Family violence occurs when a person abuses someone in their family. It can happen to anyone – both children and adults.

Family violence can be words, acts or even not giving someone the care they need. It may be a single incident, or a recurring pattern of behaviour.

Family violence can also happen before, during or after a couple separates. People are often at higher risk of family violence soon after a separation.

Changes to the Divorce Act will take effect on March 1, 2021. Some of these are changes intended to help parents, judges and others make safe and appropriate arrangements when there has been family violence.

Family violence under the new Divorce Act

Family violence can take many forms and can harm people whether they

  • directly experience it themselves
  • see or hear it
  • know it is happening

Under the new Divorce Act, family violence is any behaviour that is

  • violent, or
  • threatening, or
  • a pattern of coercive and controlling behaviour, or
  • behaviour that causes a family member to fear for their safety or the safety of another person

While many types of abuse are criminal offences, some non-criminal behaviours are still considered family violence under the Divorce Act.

Children can experience family violence in different ways, such as

  • having violence and abuse directed at them
  • seeing or hearing someone being violent towards a family member
  • seeing a family member scared or injured

All of this is considered to be family violence and child abuse under the new Divorce Act.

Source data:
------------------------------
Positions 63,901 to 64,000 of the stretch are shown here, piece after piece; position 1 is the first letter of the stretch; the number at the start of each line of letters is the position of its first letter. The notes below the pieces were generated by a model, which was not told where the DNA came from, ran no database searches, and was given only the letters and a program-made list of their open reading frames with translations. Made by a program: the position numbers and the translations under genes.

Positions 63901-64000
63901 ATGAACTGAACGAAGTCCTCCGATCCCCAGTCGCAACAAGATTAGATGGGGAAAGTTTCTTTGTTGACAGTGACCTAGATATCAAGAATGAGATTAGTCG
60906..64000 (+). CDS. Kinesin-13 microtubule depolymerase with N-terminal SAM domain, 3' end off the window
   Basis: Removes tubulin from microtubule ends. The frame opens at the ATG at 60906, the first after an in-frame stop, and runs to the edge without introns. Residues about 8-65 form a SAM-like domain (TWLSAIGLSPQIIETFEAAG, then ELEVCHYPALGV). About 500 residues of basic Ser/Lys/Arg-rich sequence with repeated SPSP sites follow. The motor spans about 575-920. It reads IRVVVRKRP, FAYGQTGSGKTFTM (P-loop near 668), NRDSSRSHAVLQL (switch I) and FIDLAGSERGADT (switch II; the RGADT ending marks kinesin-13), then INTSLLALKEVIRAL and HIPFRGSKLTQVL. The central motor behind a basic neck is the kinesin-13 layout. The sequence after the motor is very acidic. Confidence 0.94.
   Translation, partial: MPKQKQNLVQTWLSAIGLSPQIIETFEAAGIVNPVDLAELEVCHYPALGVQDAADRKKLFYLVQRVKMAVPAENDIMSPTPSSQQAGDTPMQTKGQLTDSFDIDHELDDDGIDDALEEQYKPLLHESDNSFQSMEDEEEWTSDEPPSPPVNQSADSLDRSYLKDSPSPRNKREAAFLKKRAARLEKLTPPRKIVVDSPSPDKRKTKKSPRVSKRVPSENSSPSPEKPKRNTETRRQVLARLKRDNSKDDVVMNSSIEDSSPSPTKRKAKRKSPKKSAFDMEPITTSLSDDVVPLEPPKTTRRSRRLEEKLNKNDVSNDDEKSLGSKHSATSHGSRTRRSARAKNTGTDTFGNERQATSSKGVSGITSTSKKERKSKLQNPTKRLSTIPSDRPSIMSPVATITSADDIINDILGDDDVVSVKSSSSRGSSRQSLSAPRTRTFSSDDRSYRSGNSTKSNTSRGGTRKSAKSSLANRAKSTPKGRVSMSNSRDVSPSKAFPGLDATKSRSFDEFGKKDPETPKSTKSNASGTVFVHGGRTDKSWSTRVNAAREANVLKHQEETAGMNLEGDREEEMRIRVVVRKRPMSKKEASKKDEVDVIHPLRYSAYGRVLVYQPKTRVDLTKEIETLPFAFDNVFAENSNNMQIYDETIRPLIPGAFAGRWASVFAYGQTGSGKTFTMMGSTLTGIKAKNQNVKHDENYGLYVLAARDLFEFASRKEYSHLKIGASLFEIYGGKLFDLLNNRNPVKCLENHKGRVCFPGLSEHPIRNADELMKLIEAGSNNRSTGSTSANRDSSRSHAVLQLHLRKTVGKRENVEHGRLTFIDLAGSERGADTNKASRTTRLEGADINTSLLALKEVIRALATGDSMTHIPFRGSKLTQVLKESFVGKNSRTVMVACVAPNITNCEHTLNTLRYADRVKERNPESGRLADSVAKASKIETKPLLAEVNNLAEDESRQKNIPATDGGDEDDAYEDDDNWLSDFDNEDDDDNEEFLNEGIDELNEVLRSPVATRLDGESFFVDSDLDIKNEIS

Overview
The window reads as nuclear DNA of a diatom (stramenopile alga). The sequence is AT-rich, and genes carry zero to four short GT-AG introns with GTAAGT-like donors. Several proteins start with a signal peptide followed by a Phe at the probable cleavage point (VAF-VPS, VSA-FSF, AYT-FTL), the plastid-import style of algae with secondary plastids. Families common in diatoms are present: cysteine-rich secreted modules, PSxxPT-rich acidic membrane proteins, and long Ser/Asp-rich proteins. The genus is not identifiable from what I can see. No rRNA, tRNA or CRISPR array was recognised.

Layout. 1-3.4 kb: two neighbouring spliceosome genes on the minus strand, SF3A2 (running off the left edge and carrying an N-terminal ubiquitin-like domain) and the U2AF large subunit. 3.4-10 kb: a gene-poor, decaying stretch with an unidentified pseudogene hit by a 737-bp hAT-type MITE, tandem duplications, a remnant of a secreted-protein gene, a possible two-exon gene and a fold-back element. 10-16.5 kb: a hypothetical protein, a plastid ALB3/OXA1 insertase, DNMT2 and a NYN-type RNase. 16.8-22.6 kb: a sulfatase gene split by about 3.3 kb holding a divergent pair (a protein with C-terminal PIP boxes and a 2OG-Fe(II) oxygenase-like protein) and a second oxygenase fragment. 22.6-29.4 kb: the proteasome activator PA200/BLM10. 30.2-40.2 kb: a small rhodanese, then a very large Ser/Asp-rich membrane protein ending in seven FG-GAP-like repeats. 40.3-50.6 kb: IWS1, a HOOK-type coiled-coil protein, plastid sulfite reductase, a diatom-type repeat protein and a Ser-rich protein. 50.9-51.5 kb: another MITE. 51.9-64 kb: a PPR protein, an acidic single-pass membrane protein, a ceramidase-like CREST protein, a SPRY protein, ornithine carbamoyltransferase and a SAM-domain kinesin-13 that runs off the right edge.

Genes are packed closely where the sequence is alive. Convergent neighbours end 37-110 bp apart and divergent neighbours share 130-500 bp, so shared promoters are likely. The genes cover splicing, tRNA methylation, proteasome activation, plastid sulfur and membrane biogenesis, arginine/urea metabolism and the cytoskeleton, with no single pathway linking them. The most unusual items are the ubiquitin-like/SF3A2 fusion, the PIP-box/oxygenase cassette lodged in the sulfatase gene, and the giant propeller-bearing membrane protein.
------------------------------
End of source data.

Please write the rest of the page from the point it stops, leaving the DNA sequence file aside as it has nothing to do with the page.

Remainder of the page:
Examples of family violence

Here are some examples of family violence under the new Divorce Act:

  • Physical abuse
    • Punching, slapping, kicking, shoving, dragging, choking, hair-pulling, biting, stabbing, locking someone in a confined space, holding or tying someone down

      When people act to protect themselves or someone else, their actions are not considered family violence.

  • Sexual abuse
    • Touching someone sexually without their consent, forcing someone to have sex or to perform a sexual act, making someone watch pornography, touching a child sexually, encouraging a child to touch themselves sexually
  • Threats to kill or injure another person
    • Threatening to slap or punch someone, threatening to shoot someone
  • Harassment and stalking
    • Calling, emailing or texting someone over and over, following or watching someone’s home or workplace, monitoring someone through apps, software or video cameras, tracking someone’s activities on social media
  • Failure to provide the necessities of life